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June 26, 2008

Hip hop activists arrested in NYC for questioning NYPD tactics

Another under-reported incident involving alleged NYPD retaliation against non-violent concerned citizens, from Vivir Latino:

Last Thursday, independent, radical, revolutionary, activist Hip Hoppers Rodstarz and G1, two brothers known musically and in the movement as Rebel Diaz [along with MC/vocalist La Tere], were walking in the Bronx, NYC when they witnessed an all too common occurrence. Police officers from the 41st Precinct were in the middle of a sting against street vendors, aggressively confiscating the fruit and vegetables of a street vendor. What happened next was a mix of the sadly uncommon and the everyday threat that is faced in many of our communities. Rodstarz and G1 didn’t walk by quickly or quietly, watching their extended community being attacked. They approached the officers to ask why the vendor was being treated in that manner and asked for their badge numbers. The police, who aren’t exactly keen on the idea of being monitored by the very same community they allegedly serve, turned their aggressions on the duo. After beating them and arresting them in front of over a dozen witnesses, they were taken to the 41st Precinct.

Within hours, over 75 friends, community members and activists gathered outside the precinct (1035 Longwood Avenue at Southern Blvd.) to sing, chant, drum and march for over 4 hours, demanding that all charges be dropped and that Rodstarz and G1 be immediately released.

The following morning more than 25 people gathered at the Bronx County Criminal Court for their arraignment. The men are charged with two misdemeanors: obstruction of justice and resisting arrest, and are scheduled for court on September 3rd, 2008.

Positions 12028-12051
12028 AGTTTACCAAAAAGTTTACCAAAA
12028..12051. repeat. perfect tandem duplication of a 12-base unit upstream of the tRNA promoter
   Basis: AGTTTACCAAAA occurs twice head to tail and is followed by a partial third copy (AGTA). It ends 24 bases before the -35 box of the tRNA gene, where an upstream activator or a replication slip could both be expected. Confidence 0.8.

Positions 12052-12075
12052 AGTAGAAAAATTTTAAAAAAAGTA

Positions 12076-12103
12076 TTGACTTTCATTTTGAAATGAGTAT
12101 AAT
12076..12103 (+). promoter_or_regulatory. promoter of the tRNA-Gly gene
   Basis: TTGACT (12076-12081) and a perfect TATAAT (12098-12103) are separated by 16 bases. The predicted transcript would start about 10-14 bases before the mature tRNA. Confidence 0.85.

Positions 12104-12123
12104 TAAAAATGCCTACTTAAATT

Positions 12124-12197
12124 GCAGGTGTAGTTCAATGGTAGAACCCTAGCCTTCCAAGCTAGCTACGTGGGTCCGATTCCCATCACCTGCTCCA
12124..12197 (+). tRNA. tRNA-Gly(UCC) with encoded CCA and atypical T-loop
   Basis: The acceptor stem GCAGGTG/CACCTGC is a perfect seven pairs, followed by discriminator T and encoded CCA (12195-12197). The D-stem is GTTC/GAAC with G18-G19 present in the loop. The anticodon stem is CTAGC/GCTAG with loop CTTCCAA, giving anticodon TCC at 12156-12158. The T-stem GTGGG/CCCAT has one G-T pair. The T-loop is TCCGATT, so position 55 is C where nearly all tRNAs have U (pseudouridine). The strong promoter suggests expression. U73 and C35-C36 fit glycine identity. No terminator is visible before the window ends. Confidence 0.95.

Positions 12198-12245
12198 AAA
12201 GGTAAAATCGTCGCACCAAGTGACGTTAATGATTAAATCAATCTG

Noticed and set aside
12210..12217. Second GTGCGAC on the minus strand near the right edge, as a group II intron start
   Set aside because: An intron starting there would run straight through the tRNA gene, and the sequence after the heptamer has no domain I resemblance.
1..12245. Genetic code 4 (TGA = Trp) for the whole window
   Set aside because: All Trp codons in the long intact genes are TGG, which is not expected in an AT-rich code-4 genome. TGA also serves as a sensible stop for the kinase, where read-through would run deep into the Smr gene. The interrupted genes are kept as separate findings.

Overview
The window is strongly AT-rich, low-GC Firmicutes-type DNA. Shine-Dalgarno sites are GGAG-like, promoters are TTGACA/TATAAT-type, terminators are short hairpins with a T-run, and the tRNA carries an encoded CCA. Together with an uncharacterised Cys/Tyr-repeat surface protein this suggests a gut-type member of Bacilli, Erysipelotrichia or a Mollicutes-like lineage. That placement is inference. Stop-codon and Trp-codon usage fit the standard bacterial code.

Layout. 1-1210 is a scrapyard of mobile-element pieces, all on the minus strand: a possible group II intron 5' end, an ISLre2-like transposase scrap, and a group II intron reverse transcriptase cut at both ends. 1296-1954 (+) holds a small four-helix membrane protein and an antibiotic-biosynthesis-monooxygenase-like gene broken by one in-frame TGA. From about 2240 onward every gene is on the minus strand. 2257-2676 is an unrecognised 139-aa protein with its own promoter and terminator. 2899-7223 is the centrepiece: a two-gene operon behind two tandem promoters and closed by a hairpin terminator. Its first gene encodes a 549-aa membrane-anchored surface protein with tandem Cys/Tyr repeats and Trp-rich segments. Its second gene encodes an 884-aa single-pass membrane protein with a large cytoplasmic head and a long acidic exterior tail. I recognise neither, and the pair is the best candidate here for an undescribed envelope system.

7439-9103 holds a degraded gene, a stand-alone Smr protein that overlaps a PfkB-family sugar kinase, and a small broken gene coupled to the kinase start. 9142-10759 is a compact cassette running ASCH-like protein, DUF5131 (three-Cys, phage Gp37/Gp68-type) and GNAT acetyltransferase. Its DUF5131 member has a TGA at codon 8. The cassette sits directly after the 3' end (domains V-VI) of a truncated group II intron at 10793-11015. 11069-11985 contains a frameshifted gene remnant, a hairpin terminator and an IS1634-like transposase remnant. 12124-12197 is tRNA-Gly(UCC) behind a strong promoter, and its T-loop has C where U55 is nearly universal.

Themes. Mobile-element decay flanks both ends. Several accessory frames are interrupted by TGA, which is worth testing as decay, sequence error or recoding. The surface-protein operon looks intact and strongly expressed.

Check out video of the arrests and the subsequent protests.

[HT: Jack.]

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If the brutality and ethnic animosity the police have for that community is so predictable, it should not be hard to set up a counter-sting. Post one of those harassed street vendors in view of several hidden cameras and let things just unfold. In that way, we have a YouTube 15 minutes of infamy for that backward contingent who mar the reputation of an overworked and often decent police force. In that way we have more than the say-so of some cops vs the say-so of some activists. In that way, the cops will learn that the community and indeed the world is watching them and may temper the tactics that fit better with a Gitmo mentality than with the melting pot the city wants to advertise itself to be.

oops, they got the video. Shoulda read below the fold before comments! But the precipitating incident is not in the footage...that is where the harassment would be showing like a shot from Abu Ghraib.

If the brutality and ethnic animosity the police have for that community is so predictable, it should not be hard to set up a counter-sting. Post one of those harassed street vendors in view of several hidden cameras and let things just unfold. In that way, we have a YouTube 15 minutes of infamy for that backward contingent who mar the reputation of an overworked and often decent police force. In that way we have more than the say-so of some cops vs the say-so of some activists. In that way, the cops will learn that the community and indeed the world is watching them and may temper the tactics that fit better with a Gitmo mentality than with the melting pot the city wants to advertise itself to be.